Virgin Galactic’s Adam Wells on when we’ll see commercial space travel – and a vision of what it will be like

Virgin Galactic’s Adam Wells on when we’ll see commercial space travel – and what it will be like

Adam Wells, Head of Design, Virgin Galactic, is leading the charge to create the world’s first commercial spaceline, facilitating space tourism for “anyone who wants to go”.

Virgin Galactic’s Adam Wells on when we’ll see commercial space travel – and a vision of what it will be like

Speaking at the Passenger Experience Conference today in Hamburg, ahead of the Aircraft Interiors Expo (AIX) opening tomorrow, Wells said: “Once upon a time, we were just a concept. We've come a long way since then. It's taken a long time, admittedly, a really, really long time much longer than any of us thought. Doing things that are this radical, it's difficult.”

He added that over 600 customers “have been patiently waiting for us to start operating...but it is fast becoming real.”

Wells noted that since 2014, when the company’s prototype, Virgin Galactic VSS Enterprise, fatally crashed, the programme is back on track and “getting to the point where we can start commercial service.”

Earlier this month, Virgin Galactic’s SpaceShipTwo VSS Unity successfully completed its first supersonic, rocket-powered flight.

The space experience

Virgin Galactic plans that civilian astronauts will train and take off from its New Mexico spaceport facility, which will be designed to help passengers “reflect and get mentally ready for this experience.”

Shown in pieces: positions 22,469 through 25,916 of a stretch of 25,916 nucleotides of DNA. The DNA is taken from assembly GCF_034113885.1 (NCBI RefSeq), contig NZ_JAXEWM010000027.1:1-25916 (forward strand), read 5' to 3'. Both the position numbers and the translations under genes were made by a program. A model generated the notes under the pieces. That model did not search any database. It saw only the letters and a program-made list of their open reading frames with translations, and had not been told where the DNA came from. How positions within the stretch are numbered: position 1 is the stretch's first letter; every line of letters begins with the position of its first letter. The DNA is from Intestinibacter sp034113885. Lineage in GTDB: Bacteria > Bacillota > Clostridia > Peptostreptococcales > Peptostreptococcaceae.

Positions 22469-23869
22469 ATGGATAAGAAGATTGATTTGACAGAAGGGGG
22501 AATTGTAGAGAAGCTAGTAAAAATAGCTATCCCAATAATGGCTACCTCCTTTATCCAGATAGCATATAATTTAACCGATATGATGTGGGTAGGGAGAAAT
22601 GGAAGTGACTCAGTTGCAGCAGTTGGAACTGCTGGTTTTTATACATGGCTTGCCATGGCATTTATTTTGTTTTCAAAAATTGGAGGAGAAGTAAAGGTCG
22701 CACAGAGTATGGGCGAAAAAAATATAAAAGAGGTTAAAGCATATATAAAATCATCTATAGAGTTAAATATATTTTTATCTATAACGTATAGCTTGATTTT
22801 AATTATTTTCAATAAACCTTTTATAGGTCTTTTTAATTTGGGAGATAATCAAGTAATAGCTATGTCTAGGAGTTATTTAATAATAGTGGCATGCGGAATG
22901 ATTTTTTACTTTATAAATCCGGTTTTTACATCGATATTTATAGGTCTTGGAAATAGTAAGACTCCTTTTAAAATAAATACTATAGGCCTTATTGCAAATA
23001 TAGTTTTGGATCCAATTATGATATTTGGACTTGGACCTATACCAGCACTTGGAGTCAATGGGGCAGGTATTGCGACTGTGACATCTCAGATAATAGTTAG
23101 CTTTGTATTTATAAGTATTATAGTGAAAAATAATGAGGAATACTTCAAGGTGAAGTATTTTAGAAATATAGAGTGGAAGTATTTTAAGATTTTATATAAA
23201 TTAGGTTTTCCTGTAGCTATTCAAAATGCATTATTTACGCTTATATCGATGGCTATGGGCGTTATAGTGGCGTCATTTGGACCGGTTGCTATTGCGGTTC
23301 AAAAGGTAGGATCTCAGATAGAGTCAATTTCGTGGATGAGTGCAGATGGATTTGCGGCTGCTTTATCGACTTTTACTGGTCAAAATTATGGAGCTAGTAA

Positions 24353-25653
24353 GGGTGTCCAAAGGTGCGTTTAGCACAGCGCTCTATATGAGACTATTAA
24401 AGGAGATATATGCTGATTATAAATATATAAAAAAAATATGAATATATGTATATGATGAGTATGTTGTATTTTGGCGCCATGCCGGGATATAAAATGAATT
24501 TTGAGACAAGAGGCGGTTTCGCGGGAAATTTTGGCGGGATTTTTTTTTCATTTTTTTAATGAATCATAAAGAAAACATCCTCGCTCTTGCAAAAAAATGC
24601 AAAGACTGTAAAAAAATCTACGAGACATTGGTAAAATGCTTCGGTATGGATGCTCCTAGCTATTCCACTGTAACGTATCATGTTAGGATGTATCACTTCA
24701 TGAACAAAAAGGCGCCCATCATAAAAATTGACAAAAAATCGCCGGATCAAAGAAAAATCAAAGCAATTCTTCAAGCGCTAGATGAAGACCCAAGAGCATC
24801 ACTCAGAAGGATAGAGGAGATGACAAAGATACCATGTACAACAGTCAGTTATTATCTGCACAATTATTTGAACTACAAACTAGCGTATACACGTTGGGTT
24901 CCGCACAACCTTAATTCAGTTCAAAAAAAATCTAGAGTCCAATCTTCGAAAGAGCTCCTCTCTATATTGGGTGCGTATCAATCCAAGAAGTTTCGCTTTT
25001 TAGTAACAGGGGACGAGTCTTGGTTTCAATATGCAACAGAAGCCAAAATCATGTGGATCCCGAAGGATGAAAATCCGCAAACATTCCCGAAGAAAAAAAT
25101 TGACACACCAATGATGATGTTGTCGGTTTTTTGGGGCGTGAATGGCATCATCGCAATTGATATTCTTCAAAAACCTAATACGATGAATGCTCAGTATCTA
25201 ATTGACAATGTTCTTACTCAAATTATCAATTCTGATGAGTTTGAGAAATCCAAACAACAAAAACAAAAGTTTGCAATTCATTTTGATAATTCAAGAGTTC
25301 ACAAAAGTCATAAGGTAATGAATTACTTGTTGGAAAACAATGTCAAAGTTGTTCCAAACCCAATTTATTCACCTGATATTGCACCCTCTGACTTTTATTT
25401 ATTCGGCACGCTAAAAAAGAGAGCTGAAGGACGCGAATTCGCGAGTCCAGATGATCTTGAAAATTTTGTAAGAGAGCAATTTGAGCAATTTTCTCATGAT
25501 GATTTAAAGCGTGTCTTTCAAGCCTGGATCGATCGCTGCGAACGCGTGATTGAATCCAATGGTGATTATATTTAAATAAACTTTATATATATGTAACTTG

Here’s how the company envisions that experience: Passengers will be towed in a vehicle to the runway where they will be boarded onto the spacecraft. They will take off and glide up to a height of around 50,000 feet, where the spaceship will be released.

“You'll get a countdown,” Wells said, “So satisfying some of these dreams that people have had of becoming an astronaut.”

He explained: “And then we will drop the spaceship. It will separate. It will fire its rocket and then it will start pointing itself upwards. You'll eventually find yourself pointing straight up going faster than sound. You'll start becoming aware that there is less and less air moving past the vehicle because you have arrived in space. The vehicle's rocket major will shut down. You will actually keep going outwards from Earth for a significant period…then start falling back.”

At this point passengers will get the chance to get up and out of their seat, floating around in the cabin, and looking at the view of Earth through the windows.

This brings interior design challenges of its own: “No one's ever had to design a commercial interior that has to work upside down,” Wells said.

But when?

The question on everyone’s lips is: When will we see commercial operation?

Wells' answer: “We have no idea.”

“We’re as impatient as anyone,” he added. “We are making progress…each flight test that is a success helps us get there sooner.

Richard Branson plans to be on the inaugural flight, Wells said and “wants to see it as soon as it can safely be done.”

Following Virgin Galactic’s latest milestone with VSS Unity’s test flight, the programme will now enter the next test phase.

Enjoyed this post? Subscribe to our weekly newsletter.

Join The Discussion